In 1995, the U.S. military built a small temporary food preparation station on the Guantánamo Bay Naval Base to feed an influx of Haitian and Cuban refugees. Within a year, the migrants had either repatriated to their home countries or received asylum in the U.S., and the food preparation station was used minimally, preparing about 300 meals a day. After September 11, however, the Bush administration detained hundreds of men from vaguely defined battlefields on the other side of the world and sent them to Guantánamo Bay for temporary imprisonment. These men, and the military personnel that oversaw them, needed to be fed.
The food preparation station was soon serving 3,800 meals each day. Next to the food prep station, the military hastily constructed a tent-like dining area for soldiers. The Bush administration had no long-term plans for the detention program, and the military was told to prioritize quick and inexpensive construction.They used white vinyl tension fabric for the ceilings and adorned the place with faux sea creatures, framed photographs of Guantánamo’s beaches, and wall-mounted kayaks. They called it the Seaside Galley, implemented a ban on tank tops, and declared Wednesdays “taco night.” The military built the facility to last five to ten years.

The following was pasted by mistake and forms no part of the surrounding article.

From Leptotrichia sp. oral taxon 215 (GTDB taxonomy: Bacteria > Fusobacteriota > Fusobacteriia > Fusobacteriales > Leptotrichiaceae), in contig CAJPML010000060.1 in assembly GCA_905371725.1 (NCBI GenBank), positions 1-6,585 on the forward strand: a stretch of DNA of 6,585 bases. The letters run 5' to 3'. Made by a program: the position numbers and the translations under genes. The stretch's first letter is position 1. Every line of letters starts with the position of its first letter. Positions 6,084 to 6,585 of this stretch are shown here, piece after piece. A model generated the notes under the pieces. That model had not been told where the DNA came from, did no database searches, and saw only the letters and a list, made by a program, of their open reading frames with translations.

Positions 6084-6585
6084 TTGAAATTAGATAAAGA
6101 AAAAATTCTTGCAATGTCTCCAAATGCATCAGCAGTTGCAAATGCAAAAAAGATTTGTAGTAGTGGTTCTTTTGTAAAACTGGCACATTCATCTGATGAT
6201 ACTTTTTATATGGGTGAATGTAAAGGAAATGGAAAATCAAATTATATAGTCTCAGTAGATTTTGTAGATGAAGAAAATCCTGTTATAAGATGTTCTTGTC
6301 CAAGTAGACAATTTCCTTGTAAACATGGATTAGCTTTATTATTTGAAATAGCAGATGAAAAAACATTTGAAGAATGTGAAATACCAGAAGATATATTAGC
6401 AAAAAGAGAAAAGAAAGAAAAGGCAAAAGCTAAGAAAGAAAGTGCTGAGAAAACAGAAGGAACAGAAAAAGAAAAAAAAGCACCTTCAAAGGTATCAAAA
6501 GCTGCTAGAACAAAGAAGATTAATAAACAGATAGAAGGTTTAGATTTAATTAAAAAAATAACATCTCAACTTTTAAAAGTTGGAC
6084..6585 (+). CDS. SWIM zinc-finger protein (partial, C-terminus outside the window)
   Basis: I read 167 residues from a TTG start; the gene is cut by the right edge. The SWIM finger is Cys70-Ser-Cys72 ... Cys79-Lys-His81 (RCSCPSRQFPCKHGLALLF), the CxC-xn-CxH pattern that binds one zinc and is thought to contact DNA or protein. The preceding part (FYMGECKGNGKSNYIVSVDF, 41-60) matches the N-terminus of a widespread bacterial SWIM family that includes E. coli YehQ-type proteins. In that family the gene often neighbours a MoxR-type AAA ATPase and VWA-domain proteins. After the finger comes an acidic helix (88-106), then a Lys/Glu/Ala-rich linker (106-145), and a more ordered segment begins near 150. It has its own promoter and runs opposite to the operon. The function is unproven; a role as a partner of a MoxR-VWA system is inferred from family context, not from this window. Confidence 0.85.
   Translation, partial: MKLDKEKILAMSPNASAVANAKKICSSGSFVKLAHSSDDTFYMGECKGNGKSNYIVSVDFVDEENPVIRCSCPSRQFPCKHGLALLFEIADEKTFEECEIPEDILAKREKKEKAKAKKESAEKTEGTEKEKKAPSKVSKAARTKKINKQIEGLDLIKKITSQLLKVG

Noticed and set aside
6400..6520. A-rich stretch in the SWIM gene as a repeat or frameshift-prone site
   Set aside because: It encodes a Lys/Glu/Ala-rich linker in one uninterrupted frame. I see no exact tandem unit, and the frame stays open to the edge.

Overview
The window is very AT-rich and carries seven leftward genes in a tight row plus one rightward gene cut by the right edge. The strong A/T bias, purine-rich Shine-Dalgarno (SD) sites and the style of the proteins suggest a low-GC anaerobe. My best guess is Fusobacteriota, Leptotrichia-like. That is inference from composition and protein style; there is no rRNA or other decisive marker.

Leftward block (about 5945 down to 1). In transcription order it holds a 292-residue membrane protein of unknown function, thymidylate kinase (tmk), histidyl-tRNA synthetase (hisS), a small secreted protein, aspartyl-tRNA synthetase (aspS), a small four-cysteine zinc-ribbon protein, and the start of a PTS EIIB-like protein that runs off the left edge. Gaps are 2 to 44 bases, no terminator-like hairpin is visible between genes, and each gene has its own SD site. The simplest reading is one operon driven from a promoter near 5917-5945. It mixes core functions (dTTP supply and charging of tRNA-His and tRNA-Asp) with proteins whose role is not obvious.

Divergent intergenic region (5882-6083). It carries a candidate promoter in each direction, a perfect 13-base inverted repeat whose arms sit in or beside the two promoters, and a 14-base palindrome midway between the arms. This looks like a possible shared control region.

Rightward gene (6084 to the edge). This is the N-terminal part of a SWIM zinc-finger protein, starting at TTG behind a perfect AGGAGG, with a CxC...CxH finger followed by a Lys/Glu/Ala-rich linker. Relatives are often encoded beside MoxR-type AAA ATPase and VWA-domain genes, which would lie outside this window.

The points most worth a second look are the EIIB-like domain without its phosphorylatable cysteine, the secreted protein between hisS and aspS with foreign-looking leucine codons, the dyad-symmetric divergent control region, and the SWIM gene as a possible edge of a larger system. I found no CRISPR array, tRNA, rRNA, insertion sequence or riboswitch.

Eleven years later, the Seaside Galley is still in use. The structure, which was renamed the Camp America Dining Facility in late 2013, is now corroding. There are holes in the roof and structural support beams, and a 2011 inspection found it posed an above-average risk for food-borne illness. According to the Defense Department, “the facility has degraded to the point of unsanitary conditions for food preparation and comfortable working conditions,” and is “in jeopardy of imminent failure.” 2015 defense budget reports peg the cost of repairs at $12 million.
That hefty sum is still just a drop in the bucket of the $5 billion the U.S. government has spent operating the Guantánamo Bay detention program since it began in 2002.
At a cost of $2.8 million per prisoner per year, Guantánamo is the most expensive prison in the world. (The costliest prison in the U.S., the Colorado Supermax, at $78,000 per prisoner per year.) And the costs will continue to rise as facilities that were built to be temporary, like the Camp America Dining Facility, deteriorate. In addition to the dining facility repairs, the 2015 defense budget also calls for $11.8 million to upgrade a medical clinic that was never built to serve an aging population of prisoners. Congress earmarked another $69 million to renovate Camp 7, the top-secret facility that holds the 15-high value detainees who were tortured in CIA black sites prior to their transfer to Guantánamo. In March, The Miami Herald reported that the ground below the facility had shifted, causing the floors and walls of the building to crack.
Many Americans believe that the Guantánamo Bay prison has been a moral disaster for their country. It’s becoming increasingly evident that the prison has been a financial catastrophe, as well. And in a political culture where fiscal arguments seem to carry more weight than appeals to morality, the unnecessary cost of Guantánamo may raise more alarm than instances of prisoner abuse and violations of international law.